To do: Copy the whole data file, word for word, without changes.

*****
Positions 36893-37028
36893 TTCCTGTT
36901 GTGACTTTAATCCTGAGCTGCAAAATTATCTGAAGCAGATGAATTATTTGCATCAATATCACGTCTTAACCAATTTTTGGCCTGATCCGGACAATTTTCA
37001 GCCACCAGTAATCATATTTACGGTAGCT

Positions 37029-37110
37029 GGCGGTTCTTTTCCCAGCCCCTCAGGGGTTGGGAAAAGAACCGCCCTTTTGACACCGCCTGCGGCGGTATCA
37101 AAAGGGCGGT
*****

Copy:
Positions 36893-37028
36893 TTCCTGTT
36901 GTGACTTTAATCCTGAGCTGCAAAATTATCTGAAGCAGATGAATTATTTGCATCAATATCACGTCTTAACCAATTTTTGGCCTGATCCGGACAATTTTCA
37001 GCCACCAGTAATCATATTTACGGTAGCT

Positions 37029-37110
37029 GGCGGTTCTTTTCCCAGCCCCTCAGGGGTTGGGAAAAGAACCGCCCTTTTGACACCGCCTGCGGCGGTATCA
37101 AAAGGGCGGT